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Binge Eating Disorder

B.E.D. is a distinct medical condition recognized by the American Psychiatric Association.1 It is the most common eating disorder among adults in the United States and is more prevalent than anorexia and bulimia combined,2,3* affecting an estimated 2.8 million adults.2,4B.E.D. occurs in both men and women,2 is seen across racial and ethnic groups,5 and can occur in normal weight, overweight, and obese adults.2§

B.E.D. is characterized by regularly eating far more food than most people would eat in a similar time period, with binge eating taking place on average, at least once a week for three months. Among other symptoms, adults with B.E.D. feel that their eating is out of control during a binge and find binge eating very upsetting. B.E.D. is more than overeating and, unlike other eating disorders, people with B.E.D. don’t routinely try to “undo” their excessive eating with extreme actions like purging or over-exercising.1

Only a doctor or other trained health care professional can diagnose B.E.D. and determine an appropriate treatment plan.

For more information on B.E.D., talk to your health care provider. You can also visit the Binge Eating Disorder Association (BEDA) website,, the National Eating Disorders Association (NEDA) website, or, the website.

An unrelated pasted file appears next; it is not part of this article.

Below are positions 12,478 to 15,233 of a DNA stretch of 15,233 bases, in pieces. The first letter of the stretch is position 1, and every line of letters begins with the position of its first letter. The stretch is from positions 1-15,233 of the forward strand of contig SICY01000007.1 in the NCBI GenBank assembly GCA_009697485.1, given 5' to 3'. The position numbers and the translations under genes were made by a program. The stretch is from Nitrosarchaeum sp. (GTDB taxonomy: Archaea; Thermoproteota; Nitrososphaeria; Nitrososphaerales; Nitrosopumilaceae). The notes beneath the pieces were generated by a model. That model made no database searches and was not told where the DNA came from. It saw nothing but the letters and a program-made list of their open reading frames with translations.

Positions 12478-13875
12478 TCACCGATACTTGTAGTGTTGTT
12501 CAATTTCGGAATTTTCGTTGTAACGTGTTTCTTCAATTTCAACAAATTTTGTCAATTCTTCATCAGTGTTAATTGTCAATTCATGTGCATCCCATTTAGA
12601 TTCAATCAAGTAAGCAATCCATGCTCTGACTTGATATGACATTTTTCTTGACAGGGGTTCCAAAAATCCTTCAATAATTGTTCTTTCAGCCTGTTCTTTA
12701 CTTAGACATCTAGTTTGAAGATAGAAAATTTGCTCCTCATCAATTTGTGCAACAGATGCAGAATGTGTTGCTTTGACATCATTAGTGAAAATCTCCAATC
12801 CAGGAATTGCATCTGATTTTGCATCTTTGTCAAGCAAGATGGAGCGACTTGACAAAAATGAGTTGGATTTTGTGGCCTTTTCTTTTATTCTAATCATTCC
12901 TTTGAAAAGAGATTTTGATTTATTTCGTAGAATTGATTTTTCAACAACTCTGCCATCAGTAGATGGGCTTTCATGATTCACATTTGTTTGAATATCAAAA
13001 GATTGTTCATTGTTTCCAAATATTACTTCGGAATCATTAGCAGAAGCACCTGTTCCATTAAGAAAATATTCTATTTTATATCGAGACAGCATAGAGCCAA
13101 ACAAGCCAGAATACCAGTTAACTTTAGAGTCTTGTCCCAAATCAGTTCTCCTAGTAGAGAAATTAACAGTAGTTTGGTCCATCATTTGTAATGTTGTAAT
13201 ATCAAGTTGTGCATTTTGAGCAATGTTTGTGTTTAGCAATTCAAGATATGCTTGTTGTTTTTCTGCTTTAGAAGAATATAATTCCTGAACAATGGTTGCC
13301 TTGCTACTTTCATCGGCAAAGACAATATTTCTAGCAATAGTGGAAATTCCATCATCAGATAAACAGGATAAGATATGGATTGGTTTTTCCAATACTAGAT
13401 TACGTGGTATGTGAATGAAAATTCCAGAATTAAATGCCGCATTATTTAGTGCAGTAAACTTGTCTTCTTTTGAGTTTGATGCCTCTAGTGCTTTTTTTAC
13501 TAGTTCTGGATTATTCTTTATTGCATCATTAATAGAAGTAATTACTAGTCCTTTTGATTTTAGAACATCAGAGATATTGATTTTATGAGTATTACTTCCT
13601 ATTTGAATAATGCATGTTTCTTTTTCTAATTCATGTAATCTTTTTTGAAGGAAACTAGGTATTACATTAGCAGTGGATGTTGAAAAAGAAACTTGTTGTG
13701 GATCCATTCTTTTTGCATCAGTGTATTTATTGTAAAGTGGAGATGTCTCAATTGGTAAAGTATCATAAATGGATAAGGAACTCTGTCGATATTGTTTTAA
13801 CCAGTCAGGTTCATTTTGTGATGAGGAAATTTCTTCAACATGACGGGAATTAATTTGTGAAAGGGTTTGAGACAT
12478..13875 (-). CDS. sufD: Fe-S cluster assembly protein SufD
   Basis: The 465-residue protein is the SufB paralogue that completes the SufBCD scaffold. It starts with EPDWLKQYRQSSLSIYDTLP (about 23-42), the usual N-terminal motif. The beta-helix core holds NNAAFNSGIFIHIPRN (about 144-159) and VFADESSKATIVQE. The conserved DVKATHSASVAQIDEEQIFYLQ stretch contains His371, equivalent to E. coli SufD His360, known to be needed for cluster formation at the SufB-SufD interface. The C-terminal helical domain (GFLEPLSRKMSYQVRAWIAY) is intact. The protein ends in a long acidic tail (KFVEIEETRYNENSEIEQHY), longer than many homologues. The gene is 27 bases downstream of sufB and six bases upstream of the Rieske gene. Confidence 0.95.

* Estimated 12-month and lifetime prevalence based on a national survey of US adults at least 18 years of age
† Estimated 12-month prevalence in a survey of US adults at least 18 years of age, extrapolated to the full US population at least 18 years of age
‡ Sample from a combined data set of 3 nationally representative US samples
§ Data from a sub-sample of 2,980 adults at least 18 years of age who were assessed for an eating disorder in a national survey


  1. American Psychiatric Association. Binge-eating disorder. In: Diagnostic and Statistical Manual of Mental Disorders. 5th ed. Arlington, VA: American Psychiatric Association; 2013:350-353.
  2. Hudson JI, Hiripi E, Pope HG Jr, Kessler RC. [Published correction appears in Biol Psychiatry. 2012;72(2):164.] Biol Psychiatry. 2007;61(3):348-358.
  3. Kessler RC, Berglund PA, Chiu WT, et al. Biol Psychiatry. 2013;73(9):904-914.
  4. Howden LM, Meyer JA. US Census Bureau Age and Sex Composition: 2010. US Census Bureau. May 2011.
  5. Marques L, Alegria M, Becker AE, et. al. Int J Eat Disord. July 2011; 44(5): 412-420.

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